Spotlight: Stiff Lizard, by Lisa Haneberg

Stiff Lizard Book Blitz

 

About the book, Stiff Lizard

  • Series: A Spy Shop Mystery
  • Publisher: Written Pursuits Press
  • Pages: 364 pages
  • Pub Date: March 13th, 2021
  • Categories: Women Sleuths / Cozy Mystery / Private Investigator / Humor

Stiff Lizard CoverRodent Roger, a popular Galveston Island exterminator, goes missing the day after he tells private investigator and spy shop owner Xena Cali about a concerning uptick in green iguana sightings on the island. They’re crapping in people’s boats and falling from trees. Are the lizards swimming over from Florida to escape the pythons, or is it something more nefarious? Can Xena help untangle the mess before the raucous reptiles take over Galveston?

Ultima Penelope Roger is a best-selling writer of romance novels. The Lizard Liquidators have set up shop on Galveston Island. Herpetologist Quintana Flores, PhD, works on a bizarre cruise ship that sails out of the Port of Galveston. Sasha Barlow is a driven junior reporter who’ll do anything to get the story. Ned “The Pelican Man” Quinn writes a column about bird necropsies. Captain Ethan Slaughter is the head of the Major Crimes team at the Galveston Police Department. Xena and her team will have to partner with and/or battle this cast of characters and others to solve what becomes a disturbing murder investigation.

Stiff Lizard is the third full-length book in the Spy Shop Mystery series. If you like fast-paced crime novels, clever satire, and gritty beach towns, then you’ll love Lisa Haneberg’s humorous and contemporary cozy caper.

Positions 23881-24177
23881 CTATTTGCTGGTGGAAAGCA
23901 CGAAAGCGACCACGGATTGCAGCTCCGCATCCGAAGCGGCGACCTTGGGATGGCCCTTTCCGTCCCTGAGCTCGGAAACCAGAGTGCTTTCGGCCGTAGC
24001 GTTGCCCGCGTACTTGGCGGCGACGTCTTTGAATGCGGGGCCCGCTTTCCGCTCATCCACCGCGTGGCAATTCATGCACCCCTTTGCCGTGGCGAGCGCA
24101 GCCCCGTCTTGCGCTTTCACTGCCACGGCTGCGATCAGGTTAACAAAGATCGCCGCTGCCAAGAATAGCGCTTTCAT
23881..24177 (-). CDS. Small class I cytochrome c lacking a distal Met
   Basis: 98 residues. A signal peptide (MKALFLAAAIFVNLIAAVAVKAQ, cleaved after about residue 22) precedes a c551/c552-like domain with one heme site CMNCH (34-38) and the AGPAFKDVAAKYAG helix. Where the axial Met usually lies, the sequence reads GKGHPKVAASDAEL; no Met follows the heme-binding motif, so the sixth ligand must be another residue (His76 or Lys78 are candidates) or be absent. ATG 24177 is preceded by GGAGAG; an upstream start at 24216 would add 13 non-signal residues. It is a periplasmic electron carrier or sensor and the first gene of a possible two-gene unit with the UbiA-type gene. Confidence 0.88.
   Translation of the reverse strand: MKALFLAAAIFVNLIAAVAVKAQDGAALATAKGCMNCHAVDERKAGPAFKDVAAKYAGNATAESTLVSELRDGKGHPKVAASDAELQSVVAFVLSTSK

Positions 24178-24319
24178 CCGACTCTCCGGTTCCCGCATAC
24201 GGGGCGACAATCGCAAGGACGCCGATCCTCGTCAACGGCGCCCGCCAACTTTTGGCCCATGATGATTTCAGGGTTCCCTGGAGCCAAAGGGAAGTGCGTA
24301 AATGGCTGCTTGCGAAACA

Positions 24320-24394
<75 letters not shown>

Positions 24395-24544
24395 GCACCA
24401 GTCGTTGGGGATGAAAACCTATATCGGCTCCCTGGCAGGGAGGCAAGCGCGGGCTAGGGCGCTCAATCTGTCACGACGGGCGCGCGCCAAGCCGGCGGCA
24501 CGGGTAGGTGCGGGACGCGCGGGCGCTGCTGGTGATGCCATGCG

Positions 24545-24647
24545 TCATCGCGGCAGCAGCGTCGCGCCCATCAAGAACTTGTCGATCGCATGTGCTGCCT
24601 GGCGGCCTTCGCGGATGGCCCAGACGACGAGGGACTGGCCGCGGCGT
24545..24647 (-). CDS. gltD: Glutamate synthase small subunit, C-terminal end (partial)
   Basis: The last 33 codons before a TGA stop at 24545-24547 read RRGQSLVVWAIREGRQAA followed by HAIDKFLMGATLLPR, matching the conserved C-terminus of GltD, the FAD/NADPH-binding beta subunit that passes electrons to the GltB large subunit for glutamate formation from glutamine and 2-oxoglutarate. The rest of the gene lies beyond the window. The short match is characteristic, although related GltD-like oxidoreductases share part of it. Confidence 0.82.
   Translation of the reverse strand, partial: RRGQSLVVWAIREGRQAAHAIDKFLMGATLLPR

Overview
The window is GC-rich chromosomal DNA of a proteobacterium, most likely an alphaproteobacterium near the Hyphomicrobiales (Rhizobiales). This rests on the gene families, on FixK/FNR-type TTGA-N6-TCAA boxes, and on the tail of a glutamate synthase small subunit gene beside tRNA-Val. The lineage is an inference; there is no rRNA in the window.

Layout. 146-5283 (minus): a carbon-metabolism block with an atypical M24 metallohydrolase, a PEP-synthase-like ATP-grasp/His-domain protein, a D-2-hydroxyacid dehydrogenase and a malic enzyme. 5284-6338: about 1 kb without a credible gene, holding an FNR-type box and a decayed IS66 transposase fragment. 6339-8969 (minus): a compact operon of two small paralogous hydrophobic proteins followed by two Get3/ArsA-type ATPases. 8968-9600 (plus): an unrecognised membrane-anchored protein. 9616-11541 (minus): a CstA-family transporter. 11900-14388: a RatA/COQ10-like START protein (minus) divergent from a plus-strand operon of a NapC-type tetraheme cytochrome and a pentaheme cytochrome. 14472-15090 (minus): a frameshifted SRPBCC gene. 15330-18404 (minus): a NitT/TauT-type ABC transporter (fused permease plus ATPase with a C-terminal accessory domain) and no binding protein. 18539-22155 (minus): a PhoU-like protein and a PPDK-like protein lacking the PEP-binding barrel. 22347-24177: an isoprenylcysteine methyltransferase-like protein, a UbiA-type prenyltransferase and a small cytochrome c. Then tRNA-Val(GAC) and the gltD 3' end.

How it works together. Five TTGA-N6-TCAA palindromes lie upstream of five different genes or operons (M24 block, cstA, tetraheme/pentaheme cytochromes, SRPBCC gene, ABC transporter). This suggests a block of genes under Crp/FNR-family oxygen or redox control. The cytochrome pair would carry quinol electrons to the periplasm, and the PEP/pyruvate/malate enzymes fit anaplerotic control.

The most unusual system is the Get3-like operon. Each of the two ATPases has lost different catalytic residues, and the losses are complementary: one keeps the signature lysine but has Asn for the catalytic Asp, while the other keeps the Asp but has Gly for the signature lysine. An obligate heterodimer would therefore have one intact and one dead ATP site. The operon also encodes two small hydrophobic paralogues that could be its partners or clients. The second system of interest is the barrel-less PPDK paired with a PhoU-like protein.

Praise for This Book:

“Lisa Haneberg has a wicked sense of humor. She can also write a fast-moving, totally original mystery.” — Alan Rinzler

Lisa Haneberg’s newest entry in the Spy Shop Mystery Series lives up to its predecessors. A good number of laughs, lots of intrigue, a bit of titillation, lots of interesting information, and lots of mystery make for a good read.” – Verified purchaser from Amazon

Buy, Read, and Discuss This Book:

Amazon | Bookshop | Barnes and Noble | Goodreads

Spy Shop Mysteries


About the author, Lisa Haneberg

Author Pic HanebergLisa Haneberg loves to explore Galveston Island’s gritty back streets, stellar seafood joints, magnificent natural areas, and all points in between. In addition to the Spy Shop Mysteries, she’s a blogger, and has authored over a dozen nonfiction books. She earned an MFA degree from Goddard College and a BS in Behavioral Sciences from the University of Maryland.

Before writing crime fiction, she was a seasoned human resources professional with a strange attraction to gnarly internal investigations. She lives with her husband and dog in Lexington, Kentucky. Lisa once owned a home on Galveston Island and is a frequent visitor.

Connect with Lisa:

FacebookBlog | Twitter | Instagram | Amazon Author Page | Goodreads Author Page

 

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Review: Alfie Carter, by BJ Mayo – with Giveaway